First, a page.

Whose Proof? Whose Rationality?

By Patrick T. Flynn.

Published by The Humanities Collection

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Article: Print $US10.00
Article: Electronic $US5.00

Are our concepts of “proof,” and/or “rationality,” individually or community dependent? Is there a significant subjective and social dimension to these concepts--usually otherwise conceived in entirely objective terms? In this paper, I argue that such key epistemic justificatory terms as: “proof,” “rationality,” or even “justification” are individual or group –relative. The paper revolves around what I believe is this keystone psycho-philosophical insight: in order to prove something you have to prove it to somebody (i.e. some individual, some group). Likewise, in order to rationally defend, establish, or justify something, you have to rationally defend, establish, or justify it to somebody (i.e. some individual, some group). In addition, I argue that concepts such as “proof,” or “rationality,” are both distinct from, and significantly richer than purely formal logical concepts such as: “soundness,” or “cogency.” There are interesting perspectives and outcomes for the account of “rationality” developed in this essay. For one, the account is not nearly as overall intellectually and culturally “relativistic” as it might at first glance appear. This would only be the case if the notions of “truth” and “knowledge” were also correspondingly given a purely non-objective analysis, superficially commensurate to that provided for “proof” and “rationality.” I do not do this. In addition, there is at least one interesting inter-disciplinary implication of the view developed. The account developed goes a long way toward illuminating the curious relationship between logos (logic and logical analysis) and pathos (rhetoric and persuasion) in the study of oral and written argumentation. Since the logos side is usually populated by philosophy and its defenders, and the pathos side by modern language and literature advocates, I am curious as to whether the account developed might potentially provide something of a bridge between these often bitterly opposed intellectual disciplinary establishments.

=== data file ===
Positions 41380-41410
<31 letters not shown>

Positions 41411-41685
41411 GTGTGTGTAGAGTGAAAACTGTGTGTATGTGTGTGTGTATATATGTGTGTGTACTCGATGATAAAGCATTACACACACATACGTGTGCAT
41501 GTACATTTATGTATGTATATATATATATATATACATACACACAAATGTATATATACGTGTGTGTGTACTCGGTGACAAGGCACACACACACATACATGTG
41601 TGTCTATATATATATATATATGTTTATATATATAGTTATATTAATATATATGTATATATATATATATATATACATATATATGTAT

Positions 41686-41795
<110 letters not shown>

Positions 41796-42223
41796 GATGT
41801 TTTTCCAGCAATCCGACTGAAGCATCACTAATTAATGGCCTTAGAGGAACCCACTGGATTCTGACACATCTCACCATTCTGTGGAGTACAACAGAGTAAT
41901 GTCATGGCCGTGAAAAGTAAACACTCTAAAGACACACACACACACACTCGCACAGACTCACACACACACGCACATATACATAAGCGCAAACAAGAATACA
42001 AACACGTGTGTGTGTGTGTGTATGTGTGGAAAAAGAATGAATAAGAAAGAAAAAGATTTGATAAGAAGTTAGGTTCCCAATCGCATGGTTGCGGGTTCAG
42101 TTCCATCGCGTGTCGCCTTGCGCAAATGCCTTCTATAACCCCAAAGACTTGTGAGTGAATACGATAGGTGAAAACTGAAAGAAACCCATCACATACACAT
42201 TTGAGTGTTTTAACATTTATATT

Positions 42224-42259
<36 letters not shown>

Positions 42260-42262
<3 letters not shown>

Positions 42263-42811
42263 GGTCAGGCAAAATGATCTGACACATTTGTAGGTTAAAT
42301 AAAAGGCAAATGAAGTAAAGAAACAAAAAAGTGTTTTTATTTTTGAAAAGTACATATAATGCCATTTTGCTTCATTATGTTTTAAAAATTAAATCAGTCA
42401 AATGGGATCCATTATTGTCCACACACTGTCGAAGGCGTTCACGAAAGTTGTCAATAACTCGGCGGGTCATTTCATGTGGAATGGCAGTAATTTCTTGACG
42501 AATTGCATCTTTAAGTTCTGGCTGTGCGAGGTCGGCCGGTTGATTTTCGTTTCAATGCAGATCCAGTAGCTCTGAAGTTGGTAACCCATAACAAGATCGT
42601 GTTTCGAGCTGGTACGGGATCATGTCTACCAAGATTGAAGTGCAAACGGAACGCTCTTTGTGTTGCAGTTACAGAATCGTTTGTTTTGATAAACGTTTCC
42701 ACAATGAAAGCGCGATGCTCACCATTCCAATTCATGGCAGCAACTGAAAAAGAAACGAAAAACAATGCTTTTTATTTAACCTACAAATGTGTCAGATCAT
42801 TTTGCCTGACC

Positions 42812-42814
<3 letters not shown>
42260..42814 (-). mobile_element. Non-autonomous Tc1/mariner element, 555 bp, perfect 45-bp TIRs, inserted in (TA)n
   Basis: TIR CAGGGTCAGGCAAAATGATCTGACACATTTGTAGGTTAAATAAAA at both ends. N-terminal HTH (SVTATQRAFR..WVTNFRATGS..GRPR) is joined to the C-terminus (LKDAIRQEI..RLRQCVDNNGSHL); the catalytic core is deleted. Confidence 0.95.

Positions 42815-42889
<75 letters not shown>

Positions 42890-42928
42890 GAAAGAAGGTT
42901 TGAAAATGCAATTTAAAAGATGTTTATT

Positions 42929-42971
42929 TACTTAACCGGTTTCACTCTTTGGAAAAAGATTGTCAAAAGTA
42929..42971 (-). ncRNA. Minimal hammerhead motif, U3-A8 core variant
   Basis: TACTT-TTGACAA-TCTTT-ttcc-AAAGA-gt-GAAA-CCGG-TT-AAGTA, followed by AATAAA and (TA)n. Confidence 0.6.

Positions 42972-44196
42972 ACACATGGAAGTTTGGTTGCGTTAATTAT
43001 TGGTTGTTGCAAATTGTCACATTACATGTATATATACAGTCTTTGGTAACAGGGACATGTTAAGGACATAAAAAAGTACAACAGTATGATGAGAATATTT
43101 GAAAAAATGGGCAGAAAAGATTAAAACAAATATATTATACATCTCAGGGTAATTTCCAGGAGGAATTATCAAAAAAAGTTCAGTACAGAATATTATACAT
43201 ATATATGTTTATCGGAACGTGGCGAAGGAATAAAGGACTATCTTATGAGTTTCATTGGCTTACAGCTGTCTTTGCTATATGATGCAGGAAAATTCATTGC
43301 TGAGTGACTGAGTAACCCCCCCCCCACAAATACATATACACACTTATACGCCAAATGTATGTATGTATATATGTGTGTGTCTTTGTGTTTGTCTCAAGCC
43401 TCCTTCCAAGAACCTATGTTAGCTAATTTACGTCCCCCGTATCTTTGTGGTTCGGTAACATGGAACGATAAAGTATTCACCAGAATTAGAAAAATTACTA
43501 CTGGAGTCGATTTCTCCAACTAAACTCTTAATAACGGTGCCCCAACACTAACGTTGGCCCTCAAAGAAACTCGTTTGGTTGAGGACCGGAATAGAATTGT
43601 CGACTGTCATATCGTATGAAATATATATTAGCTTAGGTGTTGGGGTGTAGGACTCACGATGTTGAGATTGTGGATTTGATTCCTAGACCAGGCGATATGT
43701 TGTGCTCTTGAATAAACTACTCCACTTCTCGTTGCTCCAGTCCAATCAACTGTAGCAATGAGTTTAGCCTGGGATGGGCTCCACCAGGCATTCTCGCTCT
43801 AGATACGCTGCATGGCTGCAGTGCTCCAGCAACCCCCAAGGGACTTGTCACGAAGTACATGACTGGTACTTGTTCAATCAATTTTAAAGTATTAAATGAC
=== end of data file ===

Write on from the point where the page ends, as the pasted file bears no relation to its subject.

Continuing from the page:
Keywords: Proof, Rationality, Justification, Community Dependent, Subjective Dimension, Social Dimension, Objective

The International Journal of the Humanities, Volume 5, Issue 1, pp.163-168. Article: Print (Spiral Bound). Article: Electronic (PDF File; 505.086KB).

Patrick T. Flynn

Assistant Professor Philosophy and Director of the Core Program, Benedictine Univeristy, Lisle, Illinois, USA

Patrick Flynn is presently Associate Professor in Philosophy and Director of the Liberal Arts Core Program at Benedictine University in Lisle, Illinois. His Ph.D. was from the University of Western Ontario in London, Canada--from their philosophy of science program. His M.A. in Philosophy was from McMaster University in Hamilton Ontario. His B.A. was from the University of Notre Dame. His current research interests include: philosophical Theology and its relationship to scientific inquiry, value-relevant rationality theory, Core-text approaches to Liberal Arts education, biomedical and environmental ethical issues, and general educational philosophical issues.

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